9

Yawn, must have been a slow day in analyst land….

The easy cheap solution is Silly Putty, jam it into the CD/DVD drive, and floppy, as well as the serial, parallel , usb and firewire ports and that should keep “malware” from being introduced to a PC

grin

Posted by Scott on July 5, 2004 at 11:07 AM (PDT)

10

I think I’ll become an analyst…

Posted by Doc on July 5, 2004 at 11:33 AM (PDT)

11

Blocking the connection of such devices makes sense. “Banning” their use would be silly, of course—they’re so easy to smuggle in a pocket anyway.

Posted by Nagromme on July 5, 2004 at 3:43 PM (PDT)

12

Often analyst generate business by making their potential clients panic about stability and security.

Posted by Starboard on July 5, 2004 at 5:55 PM (PDT)

13

Obviously Gartner as a company still must use ps2 mice for all of their corporate desktops with the Disable USB remark.  Great, you can’t offload data, so you’re secure, but you’ve not only possibly decreased productivity of those who actually take data home to work on it, but also completely hindered your mobile force from plugging in a USB mouse or mouse pointer on the fly.  Sounds like this report was written during happy hour.

Posted by Brian on July 5, 2004 at 6:15 PM (PDT)

14

The risks of viruses entering a huge network are real, as are the risks of competitive data being stolen.  Don’t knock off the analysts.

There are ways of disabling any storage devices not approved by a domain administrator or something along those lines—it’s commonly practiced in libraries, even.  A USB mouse will work at your neighborhood branch, but your pen drive will not.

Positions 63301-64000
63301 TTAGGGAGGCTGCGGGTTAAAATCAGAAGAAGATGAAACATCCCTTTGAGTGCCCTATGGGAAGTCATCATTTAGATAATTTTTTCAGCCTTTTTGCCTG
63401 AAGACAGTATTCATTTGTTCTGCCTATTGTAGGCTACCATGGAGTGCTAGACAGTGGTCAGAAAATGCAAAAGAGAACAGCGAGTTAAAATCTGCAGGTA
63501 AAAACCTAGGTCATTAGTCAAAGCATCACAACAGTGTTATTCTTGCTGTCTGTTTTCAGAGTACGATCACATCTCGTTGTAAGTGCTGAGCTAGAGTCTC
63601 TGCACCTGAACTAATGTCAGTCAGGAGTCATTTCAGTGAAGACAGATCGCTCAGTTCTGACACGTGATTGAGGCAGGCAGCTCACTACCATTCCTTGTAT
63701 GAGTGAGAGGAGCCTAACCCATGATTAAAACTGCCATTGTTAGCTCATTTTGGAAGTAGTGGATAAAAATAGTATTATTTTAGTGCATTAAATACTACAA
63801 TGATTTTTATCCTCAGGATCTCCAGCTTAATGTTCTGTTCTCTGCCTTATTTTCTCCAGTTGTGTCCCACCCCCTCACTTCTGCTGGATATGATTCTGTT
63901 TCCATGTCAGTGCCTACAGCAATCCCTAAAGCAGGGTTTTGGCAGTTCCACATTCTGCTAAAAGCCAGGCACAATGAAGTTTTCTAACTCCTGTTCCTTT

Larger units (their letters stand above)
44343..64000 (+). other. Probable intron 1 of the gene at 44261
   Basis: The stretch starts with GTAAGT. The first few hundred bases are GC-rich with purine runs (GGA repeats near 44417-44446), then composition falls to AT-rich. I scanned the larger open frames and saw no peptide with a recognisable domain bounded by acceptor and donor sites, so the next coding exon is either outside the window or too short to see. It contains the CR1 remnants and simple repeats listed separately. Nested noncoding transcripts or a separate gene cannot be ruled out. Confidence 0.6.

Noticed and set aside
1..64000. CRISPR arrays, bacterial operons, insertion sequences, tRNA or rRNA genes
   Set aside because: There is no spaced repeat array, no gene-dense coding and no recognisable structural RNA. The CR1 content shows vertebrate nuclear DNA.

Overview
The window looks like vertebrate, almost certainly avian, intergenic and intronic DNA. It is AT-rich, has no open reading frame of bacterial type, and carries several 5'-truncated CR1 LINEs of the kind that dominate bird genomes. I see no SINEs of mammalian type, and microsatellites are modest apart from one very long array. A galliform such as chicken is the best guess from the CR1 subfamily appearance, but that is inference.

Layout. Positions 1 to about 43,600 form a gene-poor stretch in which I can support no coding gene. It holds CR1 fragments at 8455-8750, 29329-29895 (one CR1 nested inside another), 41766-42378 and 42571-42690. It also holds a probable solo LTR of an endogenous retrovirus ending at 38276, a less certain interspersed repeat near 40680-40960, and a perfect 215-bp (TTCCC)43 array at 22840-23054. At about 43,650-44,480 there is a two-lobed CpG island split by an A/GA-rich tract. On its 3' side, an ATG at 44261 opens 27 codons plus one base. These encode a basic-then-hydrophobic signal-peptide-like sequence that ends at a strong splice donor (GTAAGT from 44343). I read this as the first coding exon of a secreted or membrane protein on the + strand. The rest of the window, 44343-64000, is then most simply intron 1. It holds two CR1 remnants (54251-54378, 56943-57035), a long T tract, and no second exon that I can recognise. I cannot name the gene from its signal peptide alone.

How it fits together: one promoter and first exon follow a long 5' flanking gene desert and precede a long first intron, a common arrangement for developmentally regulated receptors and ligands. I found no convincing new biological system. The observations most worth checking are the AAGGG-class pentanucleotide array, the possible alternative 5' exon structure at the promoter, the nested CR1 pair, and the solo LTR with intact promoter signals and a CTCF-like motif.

Posted by dethbrakr on July 5, 2004 at 8:07 PM (PDT)

15

iPodlounge should ban boring stories.

Posted by Whiner on July 5, 2004 at 8:46 PM (PDT)

16

I think they should just ban computers. That would get rid of all the risks. smile

Posted by Shadow on July 6, 2004 at 2:48 AM (PDT)

17

here’s an idea - ban human beings from logging onto the precious networks.  They’re the ones hooking up all these evil devices, poisoning the systems with virii, and stealing critical data.

Yeah, get all those damn workers out of there and everything will run smoothly!

Posted by altcountryman on July 6, 2004 at 5:07 AM (PDT)

18

the reality is that as long as people have access to an ftp nothing is truly secure.

but it would be easy to just lock the hardware profile of the computer so that they couldnt plug anything in.

Posted by Tuckie on July 6, 2004 at 5:14 AM (PDT)

19

This brings back happy memories from my former employer: they had the rule that all storage
tapes had to be registered at the security desk.
At that time, ~1993, the tapes were in pocket-book-sized cartrides that stored about 60Mb.

Well, one day we cut a software image for a customer that used DAT drives. (A DAT tape has the size of a matchbox, and stores ~1Gb) So, I walk up to Chuck at the desk, and try to get the tape registered.
Answer: “Oh, we only care about the big tapes”

The writer of the article under discussion is probably a relative of Chuck.

Posted by mgw on July 6, 2004 at 5:55 AM (PDT)

20

Well…iPod spot checks :p.

Posted by Xp on July 6, 2004 at 6:38 AM (PDT)